Another Sunny Day in Dubai

Swaying palm trees, big Mercedes-Benzs, and hot, hot oil — welcome to the Persian Gulf. But this isn’t your camel-ridin’ kind of “old” Persian Gulf. Oh no. Here you can snow ski when it’s boiling outside, you can own and live on “Japan,” “Uzbekistan,” or even the state of “Kentucky” on the amazing “The World” island development. And you soon can peer out of the top of the world’s tallest building.

Dubai is super hot and very dusty. The combination of the hot sun, dry desert air and constant construction give the place an overall “white-out” look. You can tell the sky is blue somewhere straight up, but anywhere near the horizon it just looks like a gray, hot haze.

This city has become one of the world’s fastest growing during the last thirty years. In fact, it has tripled in time since then. Since the discovery of oil here in 1966, the city took off on one of the fastest growing spurts in history. Its oil reserves are actually quite modest, but this ground breaking, industrious city used the quick oil wealth as a springboard to create a market for tourism, real estate, trade and manufacturing.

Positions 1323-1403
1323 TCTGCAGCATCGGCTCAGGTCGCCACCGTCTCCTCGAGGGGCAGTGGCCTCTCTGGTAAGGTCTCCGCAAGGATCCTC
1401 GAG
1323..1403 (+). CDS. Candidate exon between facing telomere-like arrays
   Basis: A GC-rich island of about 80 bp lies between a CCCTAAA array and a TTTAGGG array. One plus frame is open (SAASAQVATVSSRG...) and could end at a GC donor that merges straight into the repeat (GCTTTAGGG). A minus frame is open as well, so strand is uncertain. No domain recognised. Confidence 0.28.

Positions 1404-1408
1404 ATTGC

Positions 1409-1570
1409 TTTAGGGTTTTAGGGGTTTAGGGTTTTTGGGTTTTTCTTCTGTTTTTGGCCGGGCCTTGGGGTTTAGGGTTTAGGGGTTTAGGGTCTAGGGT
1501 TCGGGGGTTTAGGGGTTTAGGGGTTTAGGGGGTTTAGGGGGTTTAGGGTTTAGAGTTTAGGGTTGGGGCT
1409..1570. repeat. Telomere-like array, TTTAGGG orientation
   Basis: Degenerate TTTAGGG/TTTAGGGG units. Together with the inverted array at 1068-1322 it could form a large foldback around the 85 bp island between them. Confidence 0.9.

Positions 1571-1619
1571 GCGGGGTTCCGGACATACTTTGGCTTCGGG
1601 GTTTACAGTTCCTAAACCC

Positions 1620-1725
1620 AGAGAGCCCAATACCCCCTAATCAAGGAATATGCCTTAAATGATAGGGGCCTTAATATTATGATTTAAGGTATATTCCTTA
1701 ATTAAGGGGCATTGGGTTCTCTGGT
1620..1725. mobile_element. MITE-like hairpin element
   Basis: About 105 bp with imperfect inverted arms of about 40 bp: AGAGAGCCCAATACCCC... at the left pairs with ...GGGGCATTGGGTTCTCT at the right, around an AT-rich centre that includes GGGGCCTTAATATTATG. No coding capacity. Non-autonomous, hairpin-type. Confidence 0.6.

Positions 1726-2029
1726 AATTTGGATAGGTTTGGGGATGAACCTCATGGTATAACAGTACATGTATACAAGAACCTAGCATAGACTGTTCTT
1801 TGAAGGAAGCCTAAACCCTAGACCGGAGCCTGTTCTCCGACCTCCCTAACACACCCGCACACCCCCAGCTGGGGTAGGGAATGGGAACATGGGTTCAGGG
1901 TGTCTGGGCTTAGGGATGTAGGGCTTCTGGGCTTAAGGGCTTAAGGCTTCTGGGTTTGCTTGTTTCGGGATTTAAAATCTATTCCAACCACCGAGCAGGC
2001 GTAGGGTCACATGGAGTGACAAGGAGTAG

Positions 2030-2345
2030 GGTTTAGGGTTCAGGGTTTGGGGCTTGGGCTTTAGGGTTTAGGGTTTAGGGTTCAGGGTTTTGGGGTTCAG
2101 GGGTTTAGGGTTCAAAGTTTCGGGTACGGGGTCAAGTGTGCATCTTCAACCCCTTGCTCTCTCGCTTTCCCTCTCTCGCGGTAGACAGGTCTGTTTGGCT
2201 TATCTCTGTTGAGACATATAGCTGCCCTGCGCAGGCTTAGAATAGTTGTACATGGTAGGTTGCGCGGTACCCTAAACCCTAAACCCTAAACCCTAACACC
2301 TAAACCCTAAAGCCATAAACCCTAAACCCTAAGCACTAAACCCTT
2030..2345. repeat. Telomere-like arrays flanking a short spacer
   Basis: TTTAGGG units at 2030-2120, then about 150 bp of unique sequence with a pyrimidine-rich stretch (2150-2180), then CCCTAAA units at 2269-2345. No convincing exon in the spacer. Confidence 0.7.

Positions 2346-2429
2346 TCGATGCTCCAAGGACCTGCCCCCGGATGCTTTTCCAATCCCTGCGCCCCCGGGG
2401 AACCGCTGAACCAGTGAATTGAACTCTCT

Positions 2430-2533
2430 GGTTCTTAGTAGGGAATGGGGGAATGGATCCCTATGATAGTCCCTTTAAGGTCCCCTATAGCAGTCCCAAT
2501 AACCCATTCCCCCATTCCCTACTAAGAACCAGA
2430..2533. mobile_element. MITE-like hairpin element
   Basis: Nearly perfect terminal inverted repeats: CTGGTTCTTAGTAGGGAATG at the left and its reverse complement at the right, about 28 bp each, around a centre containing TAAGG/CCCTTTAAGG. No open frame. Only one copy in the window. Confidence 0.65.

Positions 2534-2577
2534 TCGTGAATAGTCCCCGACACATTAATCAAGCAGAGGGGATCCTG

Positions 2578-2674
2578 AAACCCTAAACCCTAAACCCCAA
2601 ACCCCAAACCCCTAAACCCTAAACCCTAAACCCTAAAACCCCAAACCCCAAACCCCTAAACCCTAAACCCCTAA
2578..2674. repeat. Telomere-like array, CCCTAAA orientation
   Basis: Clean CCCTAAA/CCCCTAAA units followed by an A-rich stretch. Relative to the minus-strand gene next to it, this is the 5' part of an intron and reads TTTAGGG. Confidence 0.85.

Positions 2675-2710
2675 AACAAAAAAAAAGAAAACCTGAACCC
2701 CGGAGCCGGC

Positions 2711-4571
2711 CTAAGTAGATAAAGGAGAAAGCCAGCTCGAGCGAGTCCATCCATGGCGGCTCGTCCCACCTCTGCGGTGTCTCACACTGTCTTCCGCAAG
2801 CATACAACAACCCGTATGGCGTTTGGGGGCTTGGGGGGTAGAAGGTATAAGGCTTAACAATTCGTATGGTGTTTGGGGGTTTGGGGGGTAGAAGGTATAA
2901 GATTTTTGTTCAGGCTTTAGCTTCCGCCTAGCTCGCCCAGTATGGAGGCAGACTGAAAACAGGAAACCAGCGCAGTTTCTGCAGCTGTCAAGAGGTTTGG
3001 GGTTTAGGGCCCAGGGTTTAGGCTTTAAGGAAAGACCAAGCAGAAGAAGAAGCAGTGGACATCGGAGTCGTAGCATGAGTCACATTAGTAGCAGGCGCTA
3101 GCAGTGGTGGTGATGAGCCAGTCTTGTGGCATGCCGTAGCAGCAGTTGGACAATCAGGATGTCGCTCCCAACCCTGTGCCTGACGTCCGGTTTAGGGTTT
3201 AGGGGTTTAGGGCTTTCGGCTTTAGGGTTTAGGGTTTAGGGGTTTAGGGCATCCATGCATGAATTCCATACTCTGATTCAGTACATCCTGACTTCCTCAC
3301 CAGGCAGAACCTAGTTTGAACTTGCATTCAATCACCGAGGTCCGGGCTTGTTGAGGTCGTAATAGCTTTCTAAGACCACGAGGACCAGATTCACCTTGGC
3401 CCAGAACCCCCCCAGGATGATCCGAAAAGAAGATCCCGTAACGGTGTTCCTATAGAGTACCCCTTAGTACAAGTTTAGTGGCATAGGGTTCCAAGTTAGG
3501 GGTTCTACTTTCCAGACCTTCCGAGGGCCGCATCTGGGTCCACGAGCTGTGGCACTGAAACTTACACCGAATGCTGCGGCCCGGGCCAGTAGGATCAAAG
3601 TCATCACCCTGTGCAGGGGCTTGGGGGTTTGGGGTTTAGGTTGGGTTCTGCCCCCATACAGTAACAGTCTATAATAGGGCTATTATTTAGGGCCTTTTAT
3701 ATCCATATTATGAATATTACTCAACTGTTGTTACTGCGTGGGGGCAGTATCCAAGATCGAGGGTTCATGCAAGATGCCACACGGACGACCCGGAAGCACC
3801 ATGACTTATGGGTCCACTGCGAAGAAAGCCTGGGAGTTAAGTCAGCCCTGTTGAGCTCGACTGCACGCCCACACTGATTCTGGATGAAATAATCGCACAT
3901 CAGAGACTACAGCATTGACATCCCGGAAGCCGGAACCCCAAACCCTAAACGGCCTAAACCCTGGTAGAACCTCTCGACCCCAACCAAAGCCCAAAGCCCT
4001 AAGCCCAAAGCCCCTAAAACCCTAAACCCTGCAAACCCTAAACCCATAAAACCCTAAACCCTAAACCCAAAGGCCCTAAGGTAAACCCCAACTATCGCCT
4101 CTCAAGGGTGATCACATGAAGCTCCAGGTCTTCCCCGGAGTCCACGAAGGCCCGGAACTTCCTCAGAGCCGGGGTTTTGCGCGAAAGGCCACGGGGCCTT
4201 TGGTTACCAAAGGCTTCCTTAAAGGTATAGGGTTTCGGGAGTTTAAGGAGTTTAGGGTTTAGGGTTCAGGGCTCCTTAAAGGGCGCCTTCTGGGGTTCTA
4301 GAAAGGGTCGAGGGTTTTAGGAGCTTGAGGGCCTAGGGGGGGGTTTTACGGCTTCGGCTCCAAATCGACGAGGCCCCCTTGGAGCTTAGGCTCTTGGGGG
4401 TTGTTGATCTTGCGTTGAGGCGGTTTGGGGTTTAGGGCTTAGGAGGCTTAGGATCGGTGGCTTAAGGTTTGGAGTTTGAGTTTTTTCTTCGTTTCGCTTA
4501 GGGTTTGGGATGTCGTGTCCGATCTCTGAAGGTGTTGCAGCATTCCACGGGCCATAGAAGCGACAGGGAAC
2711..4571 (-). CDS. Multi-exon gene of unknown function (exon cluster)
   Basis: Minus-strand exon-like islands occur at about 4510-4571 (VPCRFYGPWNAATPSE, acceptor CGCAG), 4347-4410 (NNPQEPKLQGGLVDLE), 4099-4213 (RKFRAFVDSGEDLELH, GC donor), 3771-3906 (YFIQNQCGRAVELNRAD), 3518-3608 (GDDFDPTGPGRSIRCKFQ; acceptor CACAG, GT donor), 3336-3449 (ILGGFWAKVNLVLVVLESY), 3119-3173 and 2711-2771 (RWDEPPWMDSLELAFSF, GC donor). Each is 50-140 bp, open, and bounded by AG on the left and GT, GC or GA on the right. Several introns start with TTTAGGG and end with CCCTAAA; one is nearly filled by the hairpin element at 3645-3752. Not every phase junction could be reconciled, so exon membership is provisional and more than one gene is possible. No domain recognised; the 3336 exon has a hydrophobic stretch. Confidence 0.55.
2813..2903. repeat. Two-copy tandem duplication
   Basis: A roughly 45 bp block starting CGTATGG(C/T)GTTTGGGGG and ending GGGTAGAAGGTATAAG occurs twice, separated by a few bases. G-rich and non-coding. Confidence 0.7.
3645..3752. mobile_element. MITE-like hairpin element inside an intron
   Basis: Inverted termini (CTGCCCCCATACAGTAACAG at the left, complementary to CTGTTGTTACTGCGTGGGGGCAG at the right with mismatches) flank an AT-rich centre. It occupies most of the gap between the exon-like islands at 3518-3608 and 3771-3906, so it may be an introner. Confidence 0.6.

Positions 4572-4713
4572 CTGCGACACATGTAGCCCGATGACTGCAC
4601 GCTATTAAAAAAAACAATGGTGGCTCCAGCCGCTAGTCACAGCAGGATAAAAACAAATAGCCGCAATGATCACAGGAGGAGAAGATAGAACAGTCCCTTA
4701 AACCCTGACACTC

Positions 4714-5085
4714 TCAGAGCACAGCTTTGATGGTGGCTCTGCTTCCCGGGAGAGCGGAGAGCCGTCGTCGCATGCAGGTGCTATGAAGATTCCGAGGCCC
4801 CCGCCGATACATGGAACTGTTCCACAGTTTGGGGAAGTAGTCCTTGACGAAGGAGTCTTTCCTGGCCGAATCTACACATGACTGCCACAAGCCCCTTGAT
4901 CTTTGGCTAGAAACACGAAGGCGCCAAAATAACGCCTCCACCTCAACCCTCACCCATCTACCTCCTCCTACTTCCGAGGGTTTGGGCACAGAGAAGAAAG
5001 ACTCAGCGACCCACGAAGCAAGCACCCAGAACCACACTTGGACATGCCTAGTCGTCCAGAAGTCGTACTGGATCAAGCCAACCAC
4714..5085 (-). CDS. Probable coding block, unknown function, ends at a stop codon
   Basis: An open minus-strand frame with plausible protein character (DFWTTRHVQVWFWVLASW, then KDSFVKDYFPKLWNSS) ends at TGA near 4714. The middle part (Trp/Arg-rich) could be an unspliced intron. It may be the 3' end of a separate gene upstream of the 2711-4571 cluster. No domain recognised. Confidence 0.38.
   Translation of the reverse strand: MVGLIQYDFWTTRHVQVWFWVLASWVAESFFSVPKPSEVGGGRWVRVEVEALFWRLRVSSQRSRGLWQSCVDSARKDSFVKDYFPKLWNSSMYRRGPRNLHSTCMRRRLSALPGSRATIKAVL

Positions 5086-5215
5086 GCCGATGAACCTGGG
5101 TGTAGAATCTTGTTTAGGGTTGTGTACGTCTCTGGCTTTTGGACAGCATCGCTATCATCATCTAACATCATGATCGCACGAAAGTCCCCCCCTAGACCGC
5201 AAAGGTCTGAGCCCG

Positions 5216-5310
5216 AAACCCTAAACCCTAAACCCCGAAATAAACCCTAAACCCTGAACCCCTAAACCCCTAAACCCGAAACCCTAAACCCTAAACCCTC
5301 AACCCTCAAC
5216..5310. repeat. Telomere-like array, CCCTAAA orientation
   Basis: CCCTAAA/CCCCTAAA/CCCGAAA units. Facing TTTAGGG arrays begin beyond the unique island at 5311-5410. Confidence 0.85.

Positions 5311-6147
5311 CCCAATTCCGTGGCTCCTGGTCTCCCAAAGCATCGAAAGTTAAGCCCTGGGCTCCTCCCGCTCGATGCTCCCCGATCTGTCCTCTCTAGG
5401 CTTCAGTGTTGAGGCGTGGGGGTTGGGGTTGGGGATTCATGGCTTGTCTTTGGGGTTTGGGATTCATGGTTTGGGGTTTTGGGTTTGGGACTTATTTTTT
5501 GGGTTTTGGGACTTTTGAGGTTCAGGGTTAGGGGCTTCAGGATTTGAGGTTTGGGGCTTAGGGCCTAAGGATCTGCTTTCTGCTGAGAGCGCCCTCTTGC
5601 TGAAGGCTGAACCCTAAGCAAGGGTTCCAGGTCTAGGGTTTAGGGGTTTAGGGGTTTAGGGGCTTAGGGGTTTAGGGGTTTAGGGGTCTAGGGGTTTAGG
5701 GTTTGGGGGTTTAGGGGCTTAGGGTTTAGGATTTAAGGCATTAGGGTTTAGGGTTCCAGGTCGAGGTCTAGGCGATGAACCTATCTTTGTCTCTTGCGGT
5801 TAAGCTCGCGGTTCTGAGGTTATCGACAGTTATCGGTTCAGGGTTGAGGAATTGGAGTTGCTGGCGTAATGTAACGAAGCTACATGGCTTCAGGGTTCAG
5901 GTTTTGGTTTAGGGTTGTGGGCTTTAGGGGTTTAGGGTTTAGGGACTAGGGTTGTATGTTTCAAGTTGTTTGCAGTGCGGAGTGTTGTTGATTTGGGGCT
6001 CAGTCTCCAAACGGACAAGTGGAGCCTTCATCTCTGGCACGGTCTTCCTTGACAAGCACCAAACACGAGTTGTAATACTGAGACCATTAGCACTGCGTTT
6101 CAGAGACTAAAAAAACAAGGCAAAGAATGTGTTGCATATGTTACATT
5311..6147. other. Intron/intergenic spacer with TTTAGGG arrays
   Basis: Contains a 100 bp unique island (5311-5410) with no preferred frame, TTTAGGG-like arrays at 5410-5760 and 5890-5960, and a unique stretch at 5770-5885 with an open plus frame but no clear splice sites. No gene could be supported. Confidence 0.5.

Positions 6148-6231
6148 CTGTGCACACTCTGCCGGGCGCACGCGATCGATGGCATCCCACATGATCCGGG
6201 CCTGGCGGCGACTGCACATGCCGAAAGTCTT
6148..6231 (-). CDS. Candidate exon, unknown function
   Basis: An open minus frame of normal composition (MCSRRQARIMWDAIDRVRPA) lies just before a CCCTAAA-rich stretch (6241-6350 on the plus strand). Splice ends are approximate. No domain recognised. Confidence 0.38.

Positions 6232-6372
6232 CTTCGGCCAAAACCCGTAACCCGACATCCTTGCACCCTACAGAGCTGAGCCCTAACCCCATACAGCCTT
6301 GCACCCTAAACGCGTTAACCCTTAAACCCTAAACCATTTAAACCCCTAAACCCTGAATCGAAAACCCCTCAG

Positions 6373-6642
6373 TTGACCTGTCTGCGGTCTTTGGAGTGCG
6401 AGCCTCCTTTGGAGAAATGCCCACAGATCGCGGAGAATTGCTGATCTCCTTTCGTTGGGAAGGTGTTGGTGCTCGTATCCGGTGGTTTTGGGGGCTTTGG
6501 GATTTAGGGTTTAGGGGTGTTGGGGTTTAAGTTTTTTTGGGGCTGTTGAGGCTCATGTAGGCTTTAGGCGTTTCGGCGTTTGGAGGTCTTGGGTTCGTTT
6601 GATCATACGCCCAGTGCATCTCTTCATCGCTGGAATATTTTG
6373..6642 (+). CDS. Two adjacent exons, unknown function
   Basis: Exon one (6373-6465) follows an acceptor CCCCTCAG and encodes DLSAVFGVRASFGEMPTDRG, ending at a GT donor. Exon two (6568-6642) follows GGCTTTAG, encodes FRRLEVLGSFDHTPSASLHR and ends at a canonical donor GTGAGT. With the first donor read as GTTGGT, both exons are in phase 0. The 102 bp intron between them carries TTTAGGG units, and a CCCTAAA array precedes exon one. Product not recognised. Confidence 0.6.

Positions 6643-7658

Its over-the-top style, “in your face” wealth and larger-than-life playground for the rich puts it in a class of its own. Five-Star beach resort hotels, year round sunshine and dozens of modern, humongous, open-’til-midnight shopping malls keep the tourists coming. Also, the incentive packages for employees — including free homes and cars, plus NO taxation, and, of course, rock bottom gas prices — keep the people moving in.